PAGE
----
There’s been a lot in the media of late about Glastonbury, the world’s biggest music festival. One story which caught our attention was the decision of the organisers to stop using the traditional “tardis” loo in favour of greener and more organic sanitation.
To clarify, Tardis Environmental hasn’t broken its longstanding relationship with Glastonbury’s organisers, in fact the week before last, we were there delivering waste tanks to the site, which many of the toilets and shower units drain into.
Like any responsible organiser who’s activities make an environmental impact, Glastonbury are employing methods in many of its areas of operation to minimise the environmental impact on the land where the festival takes place each year.
We’ve supplied Tardis loos for 25 years
We were amused and somewhat flattered, when even Chris Evans on the radio referred to the toilets on the site as Tardis toilets, nice to think the item on which our company was founded 25 years ago is becoming as familiar a term as something say “Hoover”.
Here come the facts…
There will still be 5000 toilets on the Glastonbury fields including more than 700 metres of urinals they’ve even got these for ladies now, we kid you not.
As you know, we’re in the business of disposing “the business” nationwide 365 days a year, so our methods are ethical and legal and well documented.
Here’s a link to how we go about it around the land, showing how it is all disposed of at authorised STWs (Sewage Treatment Works) all controlled by electronic fob ID, the waste measured graded and properly processed.
The first Glastonbury festival took place in 1970 and was headlined by T Rex (which many of our readers will be too young to remember but Keith says were great as he saw them live in 1974).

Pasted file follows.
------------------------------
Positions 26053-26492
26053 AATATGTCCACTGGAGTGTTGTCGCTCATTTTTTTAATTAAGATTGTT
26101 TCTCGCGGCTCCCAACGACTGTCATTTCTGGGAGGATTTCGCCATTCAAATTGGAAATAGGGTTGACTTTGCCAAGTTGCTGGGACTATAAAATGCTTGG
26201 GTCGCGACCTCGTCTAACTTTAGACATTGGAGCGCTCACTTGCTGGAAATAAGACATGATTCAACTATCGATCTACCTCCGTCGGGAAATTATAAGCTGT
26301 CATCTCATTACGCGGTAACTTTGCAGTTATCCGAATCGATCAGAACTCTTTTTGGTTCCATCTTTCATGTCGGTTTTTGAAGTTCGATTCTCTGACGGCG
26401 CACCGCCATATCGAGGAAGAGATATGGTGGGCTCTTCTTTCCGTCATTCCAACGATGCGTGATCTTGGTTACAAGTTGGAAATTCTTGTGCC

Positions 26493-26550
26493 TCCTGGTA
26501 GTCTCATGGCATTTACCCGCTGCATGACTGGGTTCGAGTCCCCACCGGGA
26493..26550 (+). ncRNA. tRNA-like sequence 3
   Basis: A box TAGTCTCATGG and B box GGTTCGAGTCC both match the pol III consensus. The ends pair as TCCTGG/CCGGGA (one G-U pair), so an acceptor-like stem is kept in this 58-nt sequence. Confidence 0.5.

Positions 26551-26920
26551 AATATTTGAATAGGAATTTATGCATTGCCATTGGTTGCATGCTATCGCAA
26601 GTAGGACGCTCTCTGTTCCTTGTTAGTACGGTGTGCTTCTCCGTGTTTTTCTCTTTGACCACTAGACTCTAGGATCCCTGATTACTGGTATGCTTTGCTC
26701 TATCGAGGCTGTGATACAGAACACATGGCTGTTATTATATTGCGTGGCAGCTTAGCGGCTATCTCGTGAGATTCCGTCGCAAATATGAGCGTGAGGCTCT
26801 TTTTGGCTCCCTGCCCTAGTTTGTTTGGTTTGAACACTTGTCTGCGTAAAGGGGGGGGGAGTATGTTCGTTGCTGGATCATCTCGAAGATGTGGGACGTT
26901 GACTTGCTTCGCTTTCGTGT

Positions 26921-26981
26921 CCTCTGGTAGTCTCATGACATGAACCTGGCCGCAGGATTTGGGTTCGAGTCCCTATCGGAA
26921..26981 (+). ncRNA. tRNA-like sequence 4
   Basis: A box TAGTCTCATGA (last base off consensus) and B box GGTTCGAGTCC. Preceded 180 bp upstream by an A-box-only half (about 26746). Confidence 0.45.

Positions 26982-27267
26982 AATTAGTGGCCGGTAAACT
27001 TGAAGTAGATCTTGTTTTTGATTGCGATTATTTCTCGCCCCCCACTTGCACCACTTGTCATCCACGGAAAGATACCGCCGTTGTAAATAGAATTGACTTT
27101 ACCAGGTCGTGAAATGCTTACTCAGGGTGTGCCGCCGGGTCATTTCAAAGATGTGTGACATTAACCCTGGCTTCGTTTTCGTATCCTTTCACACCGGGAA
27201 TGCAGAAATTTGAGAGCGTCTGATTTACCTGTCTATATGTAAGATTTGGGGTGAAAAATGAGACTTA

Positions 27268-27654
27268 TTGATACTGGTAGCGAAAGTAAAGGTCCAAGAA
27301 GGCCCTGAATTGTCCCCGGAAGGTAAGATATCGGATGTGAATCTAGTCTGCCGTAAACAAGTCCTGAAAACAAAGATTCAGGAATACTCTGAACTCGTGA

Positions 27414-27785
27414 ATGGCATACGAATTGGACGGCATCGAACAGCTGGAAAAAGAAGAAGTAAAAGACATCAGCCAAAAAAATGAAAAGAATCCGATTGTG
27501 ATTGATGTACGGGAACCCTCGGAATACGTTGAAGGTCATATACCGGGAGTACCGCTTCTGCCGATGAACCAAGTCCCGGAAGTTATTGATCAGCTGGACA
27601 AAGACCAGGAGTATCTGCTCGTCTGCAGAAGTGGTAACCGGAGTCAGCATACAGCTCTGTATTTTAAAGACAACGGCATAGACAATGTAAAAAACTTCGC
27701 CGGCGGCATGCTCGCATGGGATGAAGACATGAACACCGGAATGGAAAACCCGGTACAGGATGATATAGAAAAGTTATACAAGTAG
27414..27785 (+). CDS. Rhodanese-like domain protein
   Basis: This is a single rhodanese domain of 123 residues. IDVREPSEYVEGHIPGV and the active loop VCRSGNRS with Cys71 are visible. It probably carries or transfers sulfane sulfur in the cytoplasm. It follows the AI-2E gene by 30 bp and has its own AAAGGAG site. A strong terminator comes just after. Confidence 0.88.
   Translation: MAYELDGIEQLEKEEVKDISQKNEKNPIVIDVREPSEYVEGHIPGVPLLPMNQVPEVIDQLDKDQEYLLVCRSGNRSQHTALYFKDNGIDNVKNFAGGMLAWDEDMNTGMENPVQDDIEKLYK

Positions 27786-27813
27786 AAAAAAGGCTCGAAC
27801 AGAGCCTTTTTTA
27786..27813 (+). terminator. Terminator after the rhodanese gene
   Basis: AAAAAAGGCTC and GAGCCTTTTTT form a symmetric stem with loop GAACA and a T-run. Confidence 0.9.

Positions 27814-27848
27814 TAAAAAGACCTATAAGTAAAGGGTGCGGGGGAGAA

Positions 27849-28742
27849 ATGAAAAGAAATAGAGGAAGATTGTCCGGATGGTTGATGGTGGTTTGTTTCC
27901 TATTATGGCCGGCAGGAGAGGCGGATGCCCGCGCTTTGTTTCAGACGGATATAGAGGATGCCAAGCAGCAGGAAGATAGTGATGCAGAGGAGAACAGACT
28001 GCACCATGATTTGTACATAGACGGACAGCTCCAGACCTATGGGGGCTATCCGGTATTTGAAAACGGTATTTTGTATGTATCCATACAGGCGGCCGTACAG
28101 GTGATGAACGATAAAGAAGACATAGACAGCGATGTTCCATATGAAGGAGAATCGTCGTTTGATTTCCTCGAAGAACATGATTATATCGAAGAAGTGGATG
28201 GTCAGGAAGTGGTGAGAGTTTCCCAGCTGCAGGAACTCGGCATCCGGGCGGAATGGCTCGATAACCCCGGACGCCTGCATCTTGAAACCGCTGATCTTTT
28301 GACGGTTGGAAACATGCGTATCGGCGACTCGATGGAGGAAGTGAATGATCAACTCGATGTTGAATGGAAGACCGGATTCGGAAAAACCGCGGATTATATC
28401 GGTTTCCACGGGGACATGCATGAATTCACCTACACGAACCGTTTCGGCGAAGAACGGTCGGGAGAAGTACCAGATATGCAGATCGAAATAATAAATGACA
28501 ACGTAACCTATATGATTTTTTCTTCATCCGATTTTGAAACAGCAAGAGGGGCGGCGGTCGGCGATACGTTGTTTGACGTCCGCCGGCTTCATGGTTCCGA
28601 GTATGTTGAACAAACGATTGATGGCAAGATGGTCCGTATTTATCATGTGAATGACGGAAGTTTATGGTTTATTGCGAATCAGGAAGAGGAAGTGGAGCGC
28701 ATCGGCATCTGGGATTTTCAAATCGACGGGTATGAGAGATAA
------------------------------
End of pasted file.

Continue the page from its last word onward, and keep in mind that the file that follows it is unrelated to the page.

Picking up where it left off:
All residents in the nearby village of Pilton get a free ticket to the festival.
1987 was the year of the trouser thieves. Hundreds of pairs stolen from tents and their pockets picked by miscreants. Next day, the site was awash with trouserless people, though later the garments were found discarded in a muddy ditch.
In 1987, 2,485 miles of toilet paper was on site which is enough to stretch from London to Baghdad, though attendees had other uses for it.
The now famous pyramid stage made its debut in 1981 and originally was constructed from telegraph poles and corrugated metal. The rest of the year, it doubled as a cow shed.
This year’s line up includes: Adele, Coldplay, Jeff Lynn’s ELO, New Order, ZZ Top who only Keith in the Tardis office knew ! Art Garfunkel and many others who he’d not heard of.
Unlike the good folk of Pilton, us Tardis bods did not get free tickets, so we’ll be watching it at home on telly with a bottle of Tizer or two.
If you’re amongst the lucky ones to be there, send us some pics.